Google will soon let advertisers take better advantage of artificial intelligence—this time not just to optimize ads, but to create them. 

Advertisers will be able to provide the creative fodder—text, images, and videos—and the generative A.I. will “remix” the material to produce customized ads based on target audiences and sales goals. The A.I.-generated campaigns will be similar to ones that a marketing agency might produce. 

That’s according to the Financial Times, which reported yesterday that it had seen an internal Google presentation to advertisers. 

Asked by Fortune about the report, Google spokesman Farrell Sklerov replied: “We are continuing to explore how A.I. can further transform existing advertiser assets to make their campaigns as impactful as possible.”

He noted that A.I. has been foundational to Google’s ad business. For instance, the company uses A.I. to suggest text in Google Ads for clients, predict the rate that Google users will click on them, and match advertiser offers with user queries.

But with A.I.-generated ad campaigns, the technology would be more involved in content creation. Asked by Fortune whether the capability might hurt the marketing agencies to whom advertisers might otherwise turn, Sklerov replied:

“We actually see many agencies embracing existing A.I. solutions, such as in bidding, targeting, and creative already, so we continue to be excited about what the future will hold for everyone in the ads ecosystem.”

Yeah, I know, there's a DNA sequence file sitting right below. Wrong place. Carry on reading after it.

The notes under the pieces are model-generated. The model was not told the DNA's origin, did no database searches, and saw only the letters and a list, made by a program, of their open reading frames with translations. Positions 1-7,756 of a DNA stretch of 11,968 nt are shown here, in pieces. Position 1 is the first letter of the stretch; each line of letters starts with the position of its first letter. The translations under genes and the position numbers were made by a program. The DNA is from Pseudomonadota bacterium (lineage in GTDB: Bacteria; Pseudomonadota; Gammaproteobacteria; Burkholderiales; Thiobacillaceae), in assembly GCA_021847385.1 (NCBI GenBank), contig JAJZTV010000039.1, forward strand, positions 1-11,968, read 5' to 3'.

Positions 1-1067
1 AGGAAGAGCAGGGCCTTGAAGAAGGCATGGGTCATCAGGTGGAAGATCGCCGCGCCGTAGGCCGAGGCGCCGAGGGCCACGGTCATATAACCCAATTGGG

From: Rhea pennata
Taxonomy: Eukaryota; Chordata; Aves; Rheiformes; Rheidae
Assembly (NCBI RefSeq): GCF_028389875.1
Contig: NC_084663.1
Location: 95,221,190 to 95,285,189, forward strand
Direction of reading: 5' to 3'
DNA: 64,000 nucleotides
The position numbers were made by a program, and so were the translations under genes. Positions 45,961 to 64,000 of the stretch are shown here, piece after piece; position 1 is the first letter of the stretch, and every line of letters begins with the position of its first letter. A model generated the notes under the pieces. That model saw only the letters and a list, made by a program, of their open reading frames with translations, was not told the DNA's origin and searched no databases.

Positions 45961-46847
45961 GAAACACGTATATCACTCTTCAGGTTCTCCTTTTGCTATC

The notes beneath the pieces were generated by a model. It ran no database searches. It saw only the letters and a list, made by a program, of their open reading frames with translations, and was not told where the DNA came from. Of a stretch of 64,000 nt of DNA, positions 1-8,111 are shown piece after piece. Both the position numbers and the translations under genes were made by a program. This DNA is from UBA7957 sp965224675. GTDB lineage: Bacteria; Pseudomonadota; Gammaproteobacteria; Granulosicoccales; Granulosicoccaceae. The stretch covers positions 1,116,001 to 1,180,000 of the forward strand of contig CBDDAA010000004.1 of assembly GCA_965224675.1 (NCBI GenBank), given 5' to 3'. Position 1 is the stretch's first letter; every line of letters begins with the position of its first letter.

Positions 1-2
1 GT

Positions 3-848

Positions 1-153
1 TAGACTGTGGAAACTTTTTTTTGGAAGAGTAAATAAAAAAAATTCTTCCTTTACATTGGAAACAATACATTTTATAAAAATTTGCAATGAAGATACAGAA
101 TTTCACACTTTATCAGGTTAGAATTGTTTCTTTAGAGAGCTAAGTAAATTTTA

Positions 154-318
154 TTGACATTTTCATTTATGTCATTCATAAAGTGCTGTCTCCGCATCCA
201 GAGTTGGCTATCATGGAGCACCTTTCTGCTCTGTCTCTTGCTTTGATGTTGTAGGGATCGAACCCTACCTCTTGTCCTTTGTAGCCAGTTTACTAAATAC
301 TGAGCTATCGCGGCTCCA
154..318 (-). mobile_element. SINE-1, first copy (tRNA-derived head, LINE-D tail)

Earlier this month, Insider named advertising as a field most at risk of job losses from A.I.

Another potential concern is with “hallucinations,” where A.I. chatbots like Google’s Bard and OpenAI’s ChatGPT simply make stuff up. For instance, Bard recently described a book on inflation that doesn’t exist, as highlighted on 60 Minutes on Sunday.

With auto-generated creative ad content, Sklerov told Fortune, that’s not an issue because it’s based on an advertiser’s existing assets, meaning there’s little chance of spreading inaccurate information from other online sources. (Google also told the FT it plans to put guardrails in place to prevent factual errors.)

There’s little doubt that generative A.I. tools can produce highly sophisticated work, be it in advertising or other fields. A professor at the University of Pennsylvania’s Wharton business school recently ran an experiment to see what A.I. tools could accomplish when given a business project and just 30 minutes—and he described the results as “superhuman.” A song that went viral on Spotify and Apple Music and was supposedly a collaboration between Drake and The Weeknd turned out to be A.I.-generated and was removed this week from the platforms. And a German artist recently won a major photography prize using an image generated with A.I., not an actual camera (he refused the award).

Facebook owner Meta also plans to offer advertisers generative A.I. tools, according to a Nikkei interview published earlier this month with Meta CTO Andrew Bosworth. Advertisers will be able to ask the A.I. to “make images for my company that work for different audiences,” Bosworth told the Japanese outlet, saving “a lot of time and money” in the process.


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